Christopher Durang’s last play, “Vanya and Sonia and Masha and Spike,” premiered at the McCarter Theatre Center in Princeton in 2012 before moving to off-Broadway, then to Broadway, where it won the Best Play Tony award. Since then, it has been produced at many other theaters throughout the country.
The McCarter is currently presenting the premiere of another Durang comedy that it commissioned, “Turning Off the Morning News” — directed by McCarter’s artistic director, Emily Mann, who also directed yet another commissioned Durang premiere, of “Miss Witherspoon,” at the McCarter in 2005. But this is a very different animal from “Vanya …” — darker, more abstract and less funny, with the “fourth wall” occasionally broken. I didn’t like it nearly as much as “Vanya …,” and if it has a similarly thriving post-McCarter life, I’ll be very surprised.
At the start of the play, Durang, audaciously, has one character, Jimmy (John Pankow), calmly announce that he is depressed, and thinking about suicide, or perhaps a mass shooting. His wife, Polly (Kristine Nielsen), is not about to stop him; she fills most of her time with rambling, tangent-filled monologues that suggest she may be out of touch with reality.
“I could have been a famous author on Amazon!,” rages Jimmy, a truck driver who has been fired after falling asleep at the wheel. He dons a pig’s mask and leaves for the mall with a pair of rifles. “Should we call the police?” meekly wonders his teenaged son, Timmy (Nicholas Podany).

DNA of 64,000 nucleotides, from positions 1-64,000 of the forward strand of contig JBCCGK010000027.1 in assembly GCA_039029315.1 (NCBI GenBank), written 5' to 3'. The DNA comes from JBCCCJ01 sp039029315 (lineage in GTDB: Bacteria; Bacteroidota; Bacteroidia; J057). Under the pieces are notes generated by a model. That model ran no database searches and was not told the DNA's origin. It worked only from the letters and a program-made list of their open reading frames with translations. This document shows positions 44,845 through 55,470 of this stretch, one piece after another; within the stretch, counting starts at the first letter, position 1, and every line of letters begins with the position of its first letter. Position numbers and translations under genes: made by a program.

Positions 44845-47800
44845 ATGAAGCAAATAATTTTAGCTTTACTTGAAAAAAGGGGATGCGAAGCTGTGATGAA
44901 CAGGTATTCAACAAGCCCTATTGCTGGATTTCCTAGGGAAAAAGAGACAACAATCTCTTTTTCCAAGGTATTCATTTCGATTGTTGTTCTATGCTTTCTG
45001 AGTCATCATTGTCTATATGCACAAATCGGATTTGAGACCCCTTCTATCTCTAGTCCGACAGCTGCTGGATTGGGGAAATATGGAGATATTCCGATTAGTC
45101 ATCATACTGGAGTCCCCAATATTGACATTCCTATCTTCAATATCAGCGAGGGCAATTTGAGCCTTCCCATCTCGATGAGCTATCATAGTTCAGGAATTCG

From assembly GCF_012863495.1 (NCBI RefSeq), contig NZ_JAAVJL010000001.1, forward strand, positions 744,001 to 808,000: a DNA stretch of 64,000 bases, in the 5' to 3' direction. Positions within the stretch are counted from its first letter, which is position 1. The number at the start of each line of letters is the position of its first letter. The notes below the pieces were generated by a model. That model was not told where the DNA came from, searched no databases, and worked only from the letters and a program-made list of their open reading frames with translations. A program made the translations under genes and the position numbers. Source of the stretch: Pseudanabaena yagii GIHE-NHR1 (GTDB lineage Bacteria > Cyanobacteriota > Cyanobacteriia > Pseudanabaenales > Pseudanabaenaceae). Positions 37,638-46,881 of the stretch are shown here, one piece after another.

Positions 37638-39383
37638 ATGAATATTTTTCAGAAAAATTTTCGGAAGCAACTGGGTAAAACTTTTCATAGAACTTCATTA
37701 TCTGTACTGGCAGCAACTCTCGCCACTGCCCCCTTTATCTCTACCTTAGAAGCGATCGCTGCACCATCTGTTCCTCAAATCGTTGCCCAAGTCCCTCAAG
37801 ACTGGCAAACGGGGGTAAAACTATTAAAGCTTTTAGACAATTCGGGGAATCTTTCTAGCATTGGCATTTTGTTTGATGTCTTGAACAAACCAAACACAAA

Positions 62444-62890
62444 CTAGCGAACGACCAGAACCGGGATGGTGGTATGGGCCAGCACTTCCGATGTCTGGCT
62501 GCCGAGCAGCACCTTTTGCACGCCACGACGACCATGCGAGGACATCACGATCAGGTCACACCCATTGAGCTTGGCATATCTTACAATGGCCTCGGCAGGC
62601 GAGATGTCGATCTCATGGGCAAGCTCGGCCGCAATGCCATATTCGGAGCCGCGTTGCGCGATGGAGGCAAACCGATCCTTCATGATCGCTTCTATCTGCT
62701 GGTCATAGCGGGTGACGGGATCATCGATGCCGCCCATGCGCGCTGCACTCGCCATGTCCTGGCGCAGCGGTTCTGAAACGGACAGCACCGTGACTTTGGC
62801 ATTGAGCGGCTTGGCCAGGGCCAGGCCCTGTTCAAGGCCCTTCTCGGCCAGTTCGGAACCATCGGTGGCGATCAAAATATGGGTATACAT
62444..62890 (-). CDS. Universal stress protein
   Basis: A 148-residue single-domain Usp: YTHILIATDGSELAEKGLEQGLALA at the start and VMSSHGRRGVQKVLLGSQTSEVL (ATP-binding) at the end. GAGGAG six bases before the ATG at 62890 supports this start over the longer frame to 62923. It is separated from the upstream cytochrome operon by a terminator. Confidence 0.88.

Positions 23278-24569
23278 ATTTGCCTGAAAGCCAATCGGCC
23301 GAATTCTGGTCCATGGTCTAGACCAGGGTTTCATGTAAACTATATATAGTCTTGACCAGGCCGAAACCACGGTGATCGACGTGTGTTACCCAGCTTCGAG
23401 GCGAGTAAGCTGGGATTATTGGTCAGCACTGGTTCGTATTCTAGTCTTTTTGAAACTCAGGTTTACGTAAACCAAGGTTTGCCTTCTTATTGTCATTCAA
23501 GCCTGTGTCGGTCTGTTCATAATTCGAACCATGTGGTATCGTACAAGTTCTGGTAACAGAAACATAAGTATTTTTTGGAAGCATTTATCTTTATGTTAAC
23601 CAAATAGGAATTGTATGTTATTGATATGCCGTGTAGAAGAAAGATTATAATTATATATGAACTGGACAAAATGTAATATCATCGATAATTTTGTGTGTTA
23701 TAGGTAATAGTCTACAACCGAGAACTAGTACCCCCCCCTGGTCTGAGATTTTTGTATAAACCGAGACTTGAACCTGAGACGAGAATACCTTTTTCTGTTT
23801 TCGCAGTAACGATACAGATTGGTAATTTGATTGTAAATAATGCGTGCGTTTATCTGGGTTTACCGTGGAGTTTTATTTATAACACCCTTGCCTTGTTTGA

Against all odds, Timmy seems more or less normal, though he has his own set of problems, including being bullied in school. The play’s three other characters are this family’s neighbors, who are a bit more normal, too (at least they’re neurotic, rather than psychotic): nosy, hypochondriacal Rosalind (Jenn Harris) and new-to-the-neighborhood Clifford (Robert Sella) and Salena (Rachel Nicks). Clifford and Salena are friends, and not a romantic couple; Clifford’s wife and child were recently killed … by a truck driver who had fallen asleep at the wheel.
Everything adds up to a world gone mad, as well as a world that has the bland, mundane flavor of a TV sitcom. (Designer Beowulf Boritt cleverly gives the set a bright, cheerful, cartoonish look, and frames it in a way that makes it look like we’re watching the action on television.)
Despite the snappy visuals and Durang’s boldness, though, there’s very little dramatic tension here, and not enough laughs.
I supposed Durang is making some points about the way insane behavior — as filtered through the morning news and other forms of mass media — has become normalized in contemporary society. But we all kind of knew that already. And as a result, “Turning Off the Morning News” winds up being less newsworthy than I hoped it would be.
“Turning Off the Morning News” will be at the Berlind Theatre at the McCarter Theatre Center in Princeton through June 3. Visit McCarter.org.
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